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Bill allowing Utah cyclists to yield at stops fails to advance

Published February 2, 2010 6:02 pm

House » Opponent says proposal sends wrong message to kids.
This is an archived article that was published on sltrib.com in 2010, and information in the article may be outdated. It is provided only for personal research purposes and may not be reprinted.

Utah bicyclists will have to keep stopping at stop signs or risk a ticket, regardless of whether there's any traffic.

The House Transportation Committee on Tuesday deadlocked 6-6 over a bill that would legalize a rolling stop when a bicyclist finds it safe to cross and also allow for stopping and then riding through red lights when there is no traffic. The tie vote means the bill fails to advance to the House floor.

Rep. Steve Mascaro, R-West Jordan, said the change would confuse drivers and send the wrong message to children taught to wait out red lights and walk their bikes across the street. Like others on the committee, he added that he believes drivers would be sued and found at fault for hitting cyclists who make poor choices.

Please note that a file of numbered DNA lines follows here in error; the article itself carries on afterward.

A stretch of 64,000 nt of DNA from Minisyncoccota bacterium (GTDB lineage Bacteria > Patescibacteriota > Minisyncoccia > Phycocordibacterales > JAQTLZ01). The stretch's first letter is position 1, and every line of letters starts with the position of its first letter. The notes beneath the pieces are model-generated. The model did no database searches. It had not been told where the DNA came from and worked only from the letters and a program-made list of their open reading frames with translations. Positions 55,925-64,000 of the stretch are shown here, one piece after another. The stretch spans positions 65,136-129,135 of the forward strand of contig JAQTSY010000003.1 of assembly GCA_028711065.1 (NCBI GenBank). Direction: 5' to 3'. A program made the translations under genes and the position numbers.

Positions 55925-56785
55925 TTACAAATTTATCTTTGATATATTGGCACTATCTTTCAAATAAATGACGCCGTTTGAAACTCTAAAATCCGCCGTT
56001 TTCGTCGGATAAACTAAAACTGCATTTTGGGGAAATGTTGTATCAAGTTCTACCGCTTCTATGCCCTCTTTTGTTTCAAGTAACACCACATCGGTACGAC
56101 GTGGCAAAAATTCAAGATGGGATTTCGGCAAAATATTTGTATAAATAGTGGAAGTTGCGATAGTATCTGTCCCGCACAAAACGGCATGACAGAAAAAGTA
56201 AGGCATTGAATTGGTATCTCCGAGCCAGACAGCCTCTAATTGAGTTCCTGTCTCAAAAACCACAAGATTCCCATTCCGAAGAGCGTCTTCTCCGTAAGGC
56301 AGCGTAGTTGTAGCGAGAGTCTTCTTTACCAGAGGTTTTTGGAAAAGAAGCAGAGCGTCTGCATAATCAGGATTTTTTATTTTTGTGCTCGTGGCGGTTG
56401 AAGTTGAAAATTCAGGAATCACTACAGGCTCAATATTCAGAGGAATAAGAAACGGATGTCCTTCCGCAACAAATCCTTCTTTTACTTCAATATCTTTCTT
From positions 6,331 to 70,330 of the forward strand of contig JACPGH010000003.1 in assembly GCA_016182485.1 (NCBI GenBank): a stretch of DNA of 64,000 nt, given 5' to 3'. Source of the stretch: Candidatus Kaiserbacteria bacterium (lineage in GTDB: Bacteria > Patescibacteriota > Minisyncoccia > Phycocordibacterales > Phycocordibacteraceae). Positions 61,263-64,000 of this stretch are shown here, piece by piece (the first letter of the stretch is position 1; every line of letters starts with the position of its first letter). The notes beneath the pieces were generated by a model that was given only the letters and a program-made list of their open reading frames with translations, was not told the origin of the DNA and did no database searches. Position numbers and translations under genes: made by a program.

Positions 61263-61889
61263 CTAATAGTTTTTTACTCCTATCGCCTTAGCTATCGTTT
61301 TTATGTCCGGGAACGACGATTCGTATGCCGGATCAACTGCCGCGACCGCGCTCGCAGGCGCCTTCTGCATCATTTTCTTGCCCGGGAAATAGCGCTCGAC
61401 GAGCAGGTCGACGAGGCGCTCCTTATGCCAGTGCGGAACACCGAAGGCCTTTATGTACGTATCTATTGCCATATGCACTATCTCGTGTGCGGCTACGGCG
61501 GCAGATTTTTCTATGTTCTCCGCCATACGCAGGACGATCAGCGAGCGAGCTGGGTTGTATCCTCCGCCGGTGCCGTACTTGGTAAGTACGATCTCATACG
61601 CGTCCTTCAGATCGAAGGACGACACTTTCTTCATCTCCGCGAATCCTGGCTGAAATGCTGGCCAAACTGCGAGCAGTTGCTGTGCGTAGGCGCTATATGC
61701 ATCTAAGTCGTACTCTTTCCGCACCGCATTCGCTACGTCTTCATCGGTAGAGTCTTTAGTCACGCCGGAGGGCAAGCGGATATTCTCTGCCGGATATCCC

Some cyclists argued that it's safer to treat a stop sign as a yield and keep eyes on the road instead of looking down to remove and then replace cleats in the pedals. They also said it's unfair to expect cyclists to wait at a red light that favors the other direction of traffic when they're not heavy enough to trip the sensors that would change the signal for a car.

Idaho has had a similar law since 1982, and Rep. Carol Spackman Moss, D-Holladay, proposed HB91 because she said it would improve safety and promote cycling.

"It's a common sense issue," Rep. Janice Fisher, D-West Valley City agreed. "People have to be able to make adjustments for themselves. Bicycle riders are not going to pull out in front of a car and hope that they get hit so they can sue somebody."

Not all cyclists at the hearing supported the bill, though. Jason Bultman of the Salt Lake City Bicycle Collective said he feared the changes could anger motorists.

"Many motorists hate me because of things that other cyclists are doing," he said.